Inflated A’s

Grade inflation on college campuses may be driven by much laxer rules on dropping courses. Students who fear getting a GPA-lowering C can drop the class at the last minute at most colleges.

Stuart Rojstaczer, a geology professor at Duke, charts the trends. He blames the consumer culture in higher education for grade inflation, which resurged in the 1980s.

Students are paying more for a product every year, and increasingly they want and get the reward of a good grade for their purchase. In this culture, professors are not only compelled to grade easier, but also to water down course content. Both intellectual rigor and grading standards have weakened.

My daughter tells me her Stanford classmates expect an A for average work; B is the new D.

About Joanne


  1. People need to understand that the real force underlying grade inflation is the problem that schools which grade strictly end up punishing their students in the grad school market.

    With so many med schools cutting out applicants with a formula that eliminates those with grades below X, it is better to graduate from a program that gives meaningless A’s than to get a B- from a tough, well-respected school.

  2. jn has a point. My undergrad school had to add plusses and minuses to our grading system in large part because med schools were rejecting students who got a B from us but a B+ from a rival school, even though they were the same grade.

    My major department (math) and minor department (music) were probably guilty of quite a bit of grade inflation. They both took the theory for all major-level courses everyone gets an A or a B (unless they REALLY screw up, like get caught cheating). Is it any wonder I was told that math was a “jock major”?

  3. Math was a *jock major*? Good lord, what school was this???

  4. Not a new issue.

    When I attended an East coast “engineering” school in the late ’60s, the university average was a 2.2. Being enrolled in ROTC, and with a war in full swing, I remember the Professor of Aerospace Studies being concerned because due to the difference in “standards”. He was concerned that well qualified students/candidates at the school would be unfairly compared to students/candidates at schools with more “liberal” grading criteria.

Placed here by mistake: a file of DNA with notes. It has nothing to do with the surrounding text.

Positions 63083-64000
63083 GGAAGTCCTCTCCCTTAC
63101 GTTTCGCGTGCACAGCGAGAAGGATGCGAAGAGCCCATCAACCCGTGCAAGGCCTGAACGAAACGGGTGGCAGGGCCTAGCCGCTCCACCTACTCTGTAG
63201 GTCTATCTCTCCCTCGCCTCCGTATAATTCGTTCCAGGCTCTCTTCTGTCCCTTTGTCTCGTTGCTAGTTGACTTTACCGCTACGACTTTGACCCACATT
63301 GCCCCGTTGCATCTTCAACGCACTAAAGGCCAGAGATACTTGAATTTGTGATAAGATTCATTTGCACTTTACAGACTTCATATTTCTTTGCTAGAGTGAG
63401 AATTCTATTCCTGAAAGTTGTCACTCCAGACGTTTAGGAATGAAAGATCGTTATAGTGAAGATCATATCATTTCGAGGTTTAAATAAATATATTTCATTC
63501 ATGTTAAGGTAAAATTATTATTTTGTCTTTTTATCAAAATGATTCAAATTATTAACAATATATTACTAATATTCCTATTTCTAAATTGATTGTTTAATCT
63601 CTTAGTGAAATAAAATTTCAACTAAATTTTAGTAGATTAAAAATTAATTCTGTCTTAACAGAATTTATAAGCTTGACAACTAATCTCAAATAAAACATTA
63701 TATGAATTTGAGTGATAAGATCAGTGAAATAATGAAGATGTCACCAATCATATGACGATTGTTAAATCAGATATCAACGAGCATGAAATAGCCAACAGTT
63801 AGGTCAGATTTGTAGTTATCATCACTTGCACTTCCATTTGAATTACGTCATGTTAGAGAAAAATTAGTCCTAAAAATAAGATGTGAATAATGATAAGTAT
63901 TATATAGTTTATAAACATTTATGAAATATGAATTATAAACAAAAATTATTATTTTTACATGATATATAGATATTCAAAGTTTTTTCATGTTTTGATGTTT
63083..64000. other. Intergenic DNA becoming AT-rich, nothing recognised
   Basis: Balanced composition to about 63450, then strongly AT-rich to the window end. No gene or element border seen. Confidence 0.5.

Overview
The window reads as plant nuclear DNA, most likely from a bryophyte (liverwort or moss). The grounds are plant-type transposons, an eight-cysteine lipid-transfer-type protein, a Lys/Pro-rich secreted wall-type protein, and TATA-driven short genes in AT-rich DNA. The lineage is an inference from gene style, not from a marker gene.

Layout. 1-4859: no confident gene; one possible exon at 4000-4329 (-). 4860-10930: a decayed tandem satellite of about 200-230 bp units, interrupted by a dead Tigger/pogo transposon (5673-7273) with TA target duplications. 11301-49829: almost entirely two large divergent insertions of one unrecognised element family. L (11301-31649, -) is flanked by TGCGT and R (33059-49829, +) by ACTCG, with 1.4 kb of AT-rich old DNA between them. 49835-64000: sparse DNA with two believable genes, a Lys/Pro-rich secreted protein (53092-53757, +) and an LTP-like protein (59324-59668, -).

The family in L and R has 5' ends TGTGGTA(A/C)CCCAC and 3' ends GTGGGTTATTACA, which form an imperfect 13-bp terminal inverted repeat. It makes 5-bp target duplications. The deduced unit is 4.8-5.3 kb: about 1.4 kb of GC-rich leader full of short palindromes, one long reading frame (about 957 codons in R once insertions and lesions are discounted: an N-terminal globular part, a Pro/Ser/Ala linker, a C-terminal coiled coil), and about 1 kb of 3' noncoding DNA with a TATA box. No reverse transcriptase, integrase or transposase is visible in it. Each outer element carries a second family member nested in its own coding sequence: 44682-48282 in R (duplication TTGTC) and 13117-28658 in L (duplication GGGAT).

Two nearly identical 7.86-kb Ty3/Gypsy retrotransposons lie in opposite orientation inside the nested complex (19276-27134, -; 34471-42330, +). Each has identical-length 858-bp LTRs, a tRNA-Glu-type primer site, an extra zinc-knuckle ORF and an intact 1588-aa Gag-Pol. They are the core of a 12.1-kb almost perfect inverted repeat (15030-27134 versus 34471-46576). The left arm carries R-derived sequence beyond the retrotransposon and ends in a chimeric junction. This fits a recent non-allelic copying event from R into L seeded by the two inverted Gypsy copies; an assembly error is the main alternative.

5. Darren: Bowdoin College. I wish I’d known before going there; I might have found grad school much easier. By the way, it’s standard in math grad departments for all grades to be A and B. Here a grad student risks expulsion if their GPA falls below a 3.0. I almost dropped out when I got a B- first semester because I thought my career would be over.

  6. I agree with the above comments, but think there is at least one additional problem.

    A grade is measurement of relative achievement or merit. One problem is that there is increasingly less agreement on the issue of “relative to whom?” I’ve heard of Harvard, Stanford, etc. undergraduates who don’t believe it would be “fair” for them to receive a “C” for the same level of merit or achievement that would earn them an “A” at [Blank] State University. They want to continue to be graded relative to all of the students they left behind — i.e., all of the students in high school who didn’t get into Harvard, Stanford, etc.

    I will always remember one moment of my law school orientation. The professor informed us that, by definition, one-half of the students sitting in the auditorium would be in the bottom half of the class. People (including me) were in shock. We had all been in the top 10% or 5% or whatever, and now it was possible (indeed, at least as likely as not) that we would be in the… bottom?!?!